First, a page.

This is one of the earliest trees mentioned in Scripture, and has furnished, perhaps ever since he deluge the most universal emblem of peace,  Genesis 8:11 . It is always classed among the most valuable trees of Palestine, which is described as a land of oil olive, and honey,  Deuteronomy 6:11   8:8   Habakkuk 3:17 . No tree is more frequently mentioned in the Greek and Roman classics. By the Greeks it was dedicated to Minerva, and employed in crowning Jove, Apollo, and Hercules. The olive is never a very large or beautiful tree, and seldom exceeds thirty feet in height: its leaves are dark green on the upper surface, and of a silvery hue on the under, and generally grow in pairs. Its wood is hard, like that of box, and very close in the grain. It blossoms very profusely, and bears fruit every other year.

The flower is at first yellow, but as it expands, it becomes whiter, leaving a yellow center. The fruit resembles a plum in shape and in color, being first green, then pale, and when ripe, black. It is gathered by shaking the boughs and by beating them with poles,  Deuteronomy 24:20   Isaiah 17:6 , and is sometimes plucked in an unripe state, put into some preserving liquid, and exported. It is principally valuable for the oil it produces, which is an important article of commerce in the east. A full-sized tree in full bearing vigor is said to produce a thousand pounds of oil,  Judges 9:8,9   2 Chronicles 2:10 . The olive delights in a stony soil, and will thrive even on the sides and tops of rocky hills, where there is scarcely any earth; hence the expression "oil out of the flinty rock," etc.,  Deuteronomy 32:13   Job 29:6 . It is an evergreen tree, and very longlived, an emblem of a fresh and enduring piety,  Psalm 52:8 . Around an old trunk young plants shoot up from the same root, to adorn the parent stock when living, and succeed it when dead; hence the allusion in describing the family of the just,  Psalm 128:3 . It is slow of growth, and no less slow to decay. The ancient trees now in Gethsemane are believed by many to have sprung from the roots of those, which witnessed the agony of our Lord. The "wild olive-tree" is smaller than the cultivated, and inferior in all its parts and products. A graft upon it, from a good tree, bore good fruit; while a graft from a "wild" olive upon a good tree, remains "wild" as before.

Yet, "contrary to nature," the sinner engrafted on Christ partakes of His nature and bears good fruit,  Romans 11:13-26 .

Bridgeway Bible Dictionary [6]

Olive trees, both wild and cultivated, were among the most common trees of Palestine ( Deuteronomy 8:8;  Judges 15:5;  1 Chronicles 27:28;  Luke 22:39). They grew also in Mesopotamia and other places in the region ( Genesis 8:11). The trees grew to about six metres in height, and although their timber was of no use in building construction, it could be used to make furniture and ornamental articles ( 1 Kings 6:23;  1 Kings 6:31). The Israelites used branches of olive trees to help make shelters for the Feast of Tabernacles ( Nehemiah 8:15).

Mostly, however, people grew olive trees for their fruit, which could be crushed to produce oil ( Exodus 27:20;  Leviticus 2:4;  2 Kings 18:32;  Micah 6:15; see Oil ). Farmers harvested the olives by shaking or beating the tree so that the fruit fell to the ground. They then collected the fruit in baskets ( Deuteronomy 24:20;  Isaiah 17:6;  Isaiah 24:13;  Amos 8:2). To obtain higher quality fruit and larger harvests, they sometimes grafted branches from good quality trees on to wild trees. To graft branches from wild trees on to good trees was ‘contrary to nature’ ( Romans 11:17-24).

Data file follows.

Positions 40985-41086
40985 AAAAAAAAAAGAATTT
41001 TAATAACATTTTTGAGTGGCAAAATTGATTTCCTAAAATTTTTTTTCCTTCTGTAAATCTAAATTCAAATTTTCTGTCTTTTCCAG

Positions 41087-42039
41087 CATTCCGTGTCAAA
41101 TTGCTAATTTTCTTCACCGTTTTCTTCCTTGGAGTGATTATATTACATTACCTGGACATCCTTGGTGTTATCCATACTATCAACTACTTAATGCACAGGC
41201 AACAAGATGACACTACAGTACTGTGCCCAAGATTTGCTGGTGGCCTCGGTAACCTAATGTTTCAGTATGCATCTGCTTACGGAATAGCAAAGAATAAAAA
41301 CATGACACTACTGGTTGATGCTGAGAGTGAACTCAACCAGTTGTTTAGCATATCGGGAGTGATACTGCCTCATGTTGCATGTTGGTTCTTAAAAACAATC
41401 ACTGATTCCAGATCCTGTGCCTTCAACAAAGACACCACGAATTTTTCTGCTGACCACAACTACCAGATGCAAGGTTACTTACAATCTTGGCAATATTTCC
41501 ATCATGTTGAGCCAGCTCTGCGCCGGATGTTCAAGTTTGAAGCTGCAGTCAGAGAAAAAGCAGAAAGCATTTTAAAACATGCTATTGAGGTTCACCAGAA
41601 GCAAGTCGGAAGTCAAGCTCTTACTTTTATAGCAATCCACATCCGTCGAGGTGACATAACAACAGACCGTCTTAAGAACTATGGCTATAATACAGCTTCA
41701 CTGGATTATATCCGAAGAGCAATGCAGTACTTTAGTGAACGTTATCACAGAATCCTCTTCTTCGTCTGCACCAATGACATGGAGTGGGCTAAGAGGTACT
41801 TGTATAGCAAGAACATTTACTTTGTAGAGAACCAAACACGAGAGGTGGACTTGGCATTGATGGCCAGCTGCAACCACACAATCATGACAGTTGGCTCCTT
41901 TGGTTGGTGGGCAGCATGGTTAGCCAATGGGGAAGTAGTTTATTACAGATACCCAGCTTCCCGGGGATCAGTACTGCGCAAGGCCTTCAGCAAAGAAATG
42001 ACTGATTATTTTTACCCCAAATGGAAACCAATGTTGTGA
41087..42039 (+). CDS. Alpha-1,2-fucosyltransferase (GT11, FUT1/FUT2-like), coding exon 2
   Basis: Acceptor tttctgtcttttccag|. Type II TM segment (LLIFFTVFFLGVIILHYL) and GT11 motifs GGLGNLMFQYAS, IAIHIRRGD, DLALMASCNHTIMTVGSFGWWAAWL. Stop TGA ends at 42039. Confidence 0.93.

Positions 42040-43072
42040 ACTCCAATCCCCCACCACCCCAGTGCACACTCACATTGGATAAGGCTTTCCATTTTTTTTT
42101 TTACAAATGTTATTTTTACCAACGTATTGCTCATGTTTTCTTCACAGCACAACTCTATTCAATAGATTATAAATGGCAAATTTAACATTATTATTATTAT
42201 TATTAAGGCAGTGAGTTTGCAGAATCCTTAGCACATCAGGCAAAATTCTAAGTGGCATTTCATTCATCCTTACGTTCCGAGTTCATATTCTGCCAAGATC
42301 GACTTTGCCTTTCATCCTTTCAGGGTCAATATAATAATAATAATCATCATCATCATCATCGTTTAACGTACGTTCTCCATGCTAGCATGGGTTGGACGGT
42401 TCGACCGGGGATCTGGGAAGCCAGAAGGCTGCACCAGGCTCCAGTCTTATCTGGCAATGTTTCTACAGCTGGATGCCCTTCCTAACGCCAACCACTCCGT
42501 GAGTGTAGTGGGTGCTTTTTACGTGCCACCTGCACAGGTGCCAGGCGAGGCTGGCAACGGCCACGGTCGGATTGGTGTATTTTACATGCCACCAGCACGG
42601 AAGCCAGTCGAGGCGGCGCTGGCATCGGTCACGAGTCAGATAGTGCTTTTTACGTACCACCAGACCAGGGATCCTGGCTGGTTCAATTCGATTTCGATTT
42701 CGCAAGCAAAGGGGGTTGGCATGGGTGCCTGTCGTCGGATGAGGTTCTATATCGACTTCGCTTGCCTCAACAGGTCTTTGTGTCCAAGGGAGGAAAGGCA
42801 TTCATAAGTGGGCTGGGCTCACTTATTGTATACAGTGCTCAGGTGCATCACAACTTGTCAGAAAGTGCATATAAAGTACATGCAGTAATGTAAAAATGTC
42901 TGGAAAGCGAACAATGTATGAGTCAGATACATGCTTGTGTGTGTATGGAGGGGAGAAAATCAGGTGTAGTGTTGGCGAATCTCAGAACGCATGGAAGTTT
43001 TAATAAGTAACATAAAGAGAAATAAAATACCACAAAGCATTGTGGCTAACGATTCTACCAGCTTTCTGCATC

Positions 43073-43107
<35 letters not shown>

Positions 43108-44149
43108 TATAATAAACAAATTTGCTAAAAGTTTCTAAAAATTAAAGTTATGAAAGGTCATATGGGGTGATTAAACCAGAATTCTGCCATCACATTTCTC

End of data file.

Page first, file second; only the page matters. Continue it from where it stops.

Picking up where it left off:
In the symbols and pictures of the Bible, the olive tree had a variety of meanings. It was a symbol of peace ( Genesis 8:10-12), fruitfulness ( Psalms 128:3-4), freshness ( Psalms 52:8), pleasantness ( Jeremiah 11:16), beauty ( Hosea 14:5-7), God’s Spirit ( Zechariah 4:1-6), God’s family ( Romans 11:17-24) and God’s witnesses ( Zechariah 4:11-14;  Revelation 11:3-4).

Webster's Dictionary [7]

(1): ( n.) Any shell of the genus Oliva and allied genera; - so called from the form. See Oliva.

(2): ( n.) A tree (Olea Europaea) with small oblong or elliptical leaves, axillary clusters of flowers, and oval, one-seeded drupes. The tree has been cultivated for its fruit for thousands of years, and its branches are the emblems of peace. The wood is yellowish brown and beautifully variegated.

(3): ( n.) The fruit of the olive. It has been much improved by cultivation, and is used for making pickles. Olive oil is pressed from its flesh.

(4): ( n.) The oyster catcher.

(5): ( n.) The color of the olive, a peculiar dark brownish, yellowish, or tawny green.

(6): ( n.) One of the tertiary colors, composed of violet and green mixed in equal strength and proportion.

(7): ( n.) An olivary body. See under Olivary.

(8): ( n.) A small slice of meat seasoned, rolled up, and cooked; as, olives of beef or veal.

(9): ( a.) Approaching the color of the olive; of a peculiar dark brownish, yellowish, or tawny green.

Easton's Bible Dictionary [8]

 Deuteronomy 24:20 Isaiah 17:6 24:13 Exodus 27:20 Micah 6:15 James 3:12 Judges 15:5Oil

King James Dictionary [9]

OL'IVE, n. L. oliva, from olea, an olive tree Gr. See Oil

A plant or tree of the genus Olea. The common olive tree grows in warm climates and rises to the height of twenty or thirty feet, having an upright stem with numerous branches. This tree is much cultivated in the south of Europe for its fruit, from which is expressed the olive oil, and which is used also for pickles.

Cyclopedia of Biblical, Theological and Ecclesiastical Literature [10]

Bibliography Information McClintock, John. Strong, James. Entry for 'Olive'. Cyclopedia of Biblical, Theological and Ecclesiastical Literature. https://www.studylight.org/encyclopedias/eng/tce/o/olive.html. Harper & Brothers. New York. 1870.